Any wine lover can tell you just how much the right variety can truly elevate a meal. From charcuterie to pasta, the chosen wine has the ability to turn any dish into a memorable experience. But what about post-meal pairings? Fresh strawberries and sparkling Champagne are an iconic duo when it comes to dessert, but there is certainly much more to explore when it comes to wine pairings for sweet treats.
We asked 10 winemakers about their go-to wine and dessert pairings. Here’s what they said.
The best wine and dessert pairings, according to winemakers:
Chardonnay and crème brûlée
Dry Malvasia Bianca and gulab jamun
Garnacha and cream cheese mousse with cookie pie crust and blueberries
Oloroso sherry and bodega with pastéis de nata egg
Riesling ice wine and blue cheese
Napa Valley late harvest wine and pear and almond tart
Chardonnay and lemon pie
Malbec and chocolate mousse
Cabernet Sauvignon and red velvet cake
Late-harvest Cabernet Sauvignon and lava cake
Charmat-style sparkling Chenin Blanc and key lime pie
“Crème brûlée and Chardonnay: Pour up a buttery Chardonnay the next time crème brûlée is on the menu. The creaminess in the wine pairs great with the custard in the dessert. The non-sweet wine will offer some balance to the caramelized sugar topping.” —Tim Carron, winemaker, The Infinite Monkey Theorem, Denver
“Dry Malvasia Bianca that has a nice tropical/citrus note with gulab jamun. Gulab jamun is an Indian dessert consisting of fried dough soaked in syrup infused with rose water, cardamom, saffron, and other spices. We like to add in a citrus element like orange zest or oil to pair it with Malvasia Bianca. The tropical notes of lychee and guava in Malvasia Bianca play beautifully alongside a bowl of gulab jamun!” —Nikhila Narra Davis, owner and winemaker, Kalasi Cellars, Fredericksburg, Texas
“Garnacha and cream cheese mousse on a cookie pie crust and blueberries. The red and black berries that are highly present in this garnacha can also be enjoyed in this delicious dessert. Also, the cream cheese softens the wine’s mouthfeel, enticing you to take another sip. It would also pair well with a flavorful dessert, like tiramisu. I think it’s perfect for its creaminess and delicious chocolate flavor, both of which add a bit of sweetness, but at the same time the hints of bitterness provided by the coffee in this dessert give it a distinctive touch, making it a surprisingly complex pairing.” —Isabel Galindo, winemaker, Las Moradas de San Martín, Madrid, Spain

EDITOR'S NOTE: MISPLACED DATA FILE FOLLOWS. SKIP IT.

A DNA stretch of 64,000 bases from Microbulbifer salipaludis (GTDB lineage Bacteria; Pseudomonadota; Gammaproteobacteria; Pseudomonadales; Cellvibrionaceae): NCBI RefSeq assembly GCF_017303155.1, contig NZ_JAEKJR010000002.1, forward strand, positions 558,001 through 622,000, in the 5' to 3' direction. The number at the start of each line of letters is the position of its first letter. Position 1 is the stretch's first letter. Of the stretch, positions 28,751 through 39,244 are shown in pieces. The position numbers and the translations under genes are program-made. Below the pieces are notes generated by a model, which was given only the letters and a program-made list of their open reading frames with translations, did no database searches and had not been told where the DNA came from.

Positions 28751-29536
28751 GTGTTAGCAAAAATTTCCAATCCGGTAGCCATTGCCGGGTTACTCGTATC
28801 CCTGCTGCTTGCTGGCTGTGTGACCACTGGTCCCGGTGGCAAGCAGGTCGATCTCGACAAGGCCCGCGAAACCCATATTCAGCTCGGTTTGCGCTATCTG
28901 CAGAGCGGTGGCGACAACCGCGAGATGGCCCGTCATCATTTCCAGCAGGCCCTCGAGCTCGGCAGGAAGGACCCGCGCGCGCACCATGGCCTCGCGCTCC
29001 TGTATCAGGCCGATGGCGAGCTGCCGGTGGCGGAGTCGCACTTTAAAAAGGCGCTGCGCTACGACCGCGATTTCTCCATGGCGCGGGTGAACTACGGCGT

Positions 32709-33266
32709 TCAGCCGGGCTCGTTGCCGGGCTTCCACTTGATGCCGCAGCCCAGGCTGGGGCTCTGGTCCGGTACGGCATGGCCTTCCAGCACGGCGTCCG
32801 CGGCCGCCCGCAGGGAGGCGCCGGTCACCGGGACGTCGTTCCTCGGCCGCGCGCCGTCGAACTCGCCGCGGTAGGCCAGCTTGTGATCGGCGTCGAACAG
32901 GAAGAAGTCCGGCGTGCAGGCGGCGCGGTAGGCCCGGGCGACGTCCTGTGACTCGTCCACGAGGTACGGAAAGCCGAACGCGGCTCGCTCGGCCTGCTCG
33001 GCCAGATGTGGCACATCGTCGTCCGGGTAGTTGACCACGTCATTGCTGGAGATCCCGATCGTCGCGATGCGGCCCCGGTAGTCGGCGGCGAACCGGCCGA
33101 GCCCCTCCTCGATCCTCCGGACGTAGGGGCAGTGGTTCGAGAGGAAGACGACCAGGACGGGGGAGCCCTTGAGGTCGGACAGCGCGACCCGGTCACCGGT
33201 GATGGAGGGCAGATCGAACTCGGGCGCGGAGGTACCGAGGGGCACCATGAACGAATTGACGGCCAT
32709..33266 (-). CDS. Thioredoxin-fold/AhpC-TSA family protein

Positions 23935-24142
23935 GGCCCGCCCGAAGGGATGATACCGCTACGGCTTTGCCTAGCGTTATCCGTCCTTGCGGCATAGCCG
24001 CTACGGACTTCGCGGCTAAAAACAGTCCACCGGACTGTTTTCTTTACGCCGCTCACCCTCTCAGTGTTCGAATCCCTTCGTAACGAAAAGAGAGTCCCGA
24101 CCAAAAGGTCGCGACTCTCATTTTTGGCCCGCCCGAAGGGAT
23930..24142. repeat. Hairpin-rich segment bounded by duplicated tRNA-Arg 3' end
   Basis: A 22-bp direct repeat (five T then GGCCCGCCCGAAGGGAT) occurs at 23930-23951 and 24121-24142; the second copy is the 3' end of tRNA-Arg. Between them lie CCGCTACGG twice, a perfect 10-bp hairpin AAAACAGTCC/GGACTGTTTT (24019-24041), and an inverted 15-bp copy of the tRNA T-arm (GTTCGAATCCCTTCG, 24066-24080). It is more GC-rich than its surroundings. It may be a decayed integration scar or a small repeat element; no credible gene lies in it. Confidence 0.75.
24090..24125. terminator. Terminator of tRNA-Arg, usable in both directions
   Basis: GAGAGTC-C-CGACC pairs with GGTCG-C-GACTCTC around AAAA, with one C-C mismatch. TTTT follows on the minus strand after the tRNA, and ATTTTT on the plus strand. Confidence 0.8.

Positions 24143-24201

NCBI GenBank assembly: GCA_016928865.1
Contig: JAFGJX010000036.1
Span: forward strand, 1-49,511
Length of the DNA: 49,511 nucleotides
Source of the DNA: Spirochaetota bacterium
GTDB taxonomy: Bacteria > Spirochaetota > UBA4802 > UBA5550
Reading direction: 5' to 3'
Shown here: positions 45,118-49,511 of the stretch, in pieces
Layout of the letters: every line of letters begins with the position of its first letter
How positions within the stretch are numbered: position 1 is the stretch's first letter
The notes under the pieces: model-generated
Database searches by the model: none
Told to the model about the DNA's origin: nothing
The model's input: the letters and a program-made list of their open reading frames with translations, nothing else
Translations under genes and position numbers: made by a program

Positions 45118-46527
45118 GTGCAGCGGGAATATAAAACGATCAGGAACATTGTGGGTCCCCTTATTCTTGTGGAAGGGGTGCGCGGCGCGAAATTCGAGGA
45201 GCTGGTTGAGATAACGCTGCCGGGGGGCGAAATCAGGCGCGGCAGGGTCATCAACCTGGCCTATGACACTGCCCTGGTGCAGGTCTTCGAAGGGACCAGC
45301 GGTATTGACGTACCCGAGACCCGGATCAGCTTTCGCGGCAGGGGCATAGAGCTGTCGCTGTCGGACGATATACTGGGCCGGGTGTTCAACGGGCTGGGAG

“Oloroso sherry paired with a Portuguese-style pastéis de nata egg custard tart. The heat and sweetness of the wine, with its fruity aromatic profile and nutty finish, are highlighted well with the richness of the egg custard tart in addition to the creamy vanilla and buttery flavors.” —Patric Matysiewski, co-founder and winemaker, Sauvage Spectrum, Palisade, Colo.
“Riesling ice wine and blue cheese. Coming from Germany, I actually don’t really like blue cheese, but I was pushed into trying it when I was presenting our 2019 Riesling ice wine to a liquor store owner. The pairing really blew me away. The ice wine cut the ‘funkiness’ out of the blue cheese and really made it so enjoyable.” —Hans Peter Weis, owner and winemaker, Weis Vineyards, Hammondsport, N.Y.
“My favorite dessert and wine pairing is one that I find myself returning to again and again. Napa Valley late-harvest wine paired with a pear and almond tart with vanilla caramel and heirloom apple is truly unmatched. Each vintage of late-harvest wines brings specific nuances from the year, ranging from lemon bars to marmalade, tropical to stone fruit — aiding in the versatility of pairing and ultimate enjoyment until the last sip and spoonful.” —Greg Allen, winemaker, Dolce Winery, Oakville, Calif.
“Chardonnay with lemon pie. The perfect aromatic harmony of citric hints, fresh, crisp aromas and a juicy mouthfeel.” —Jesús Artajona, winemaker, ENATE, Somontano, Spain
“Lava cake with late-harvest Cabernet Sauvignon.” —Craig Larson, winemaker, Callaway Vineyard & Winery, Temecula, Calif.
“My go-to dessert wine pairing is Charmat-style sparkling Chenin Blanc paired with my wife’s restaurant La Diosa’s key lime pie. The creamy texture of the key lime pie is rounded off by the bruised apple honey flavors of the Chenin Blanc.” —Kim McPherson, winemaker, McPherson Cellars, Lubbock, Texas
The article We Asked 10 Winemakers: What Is Your Favorite Wine and Dessert Pairing? appeared first on VinePair.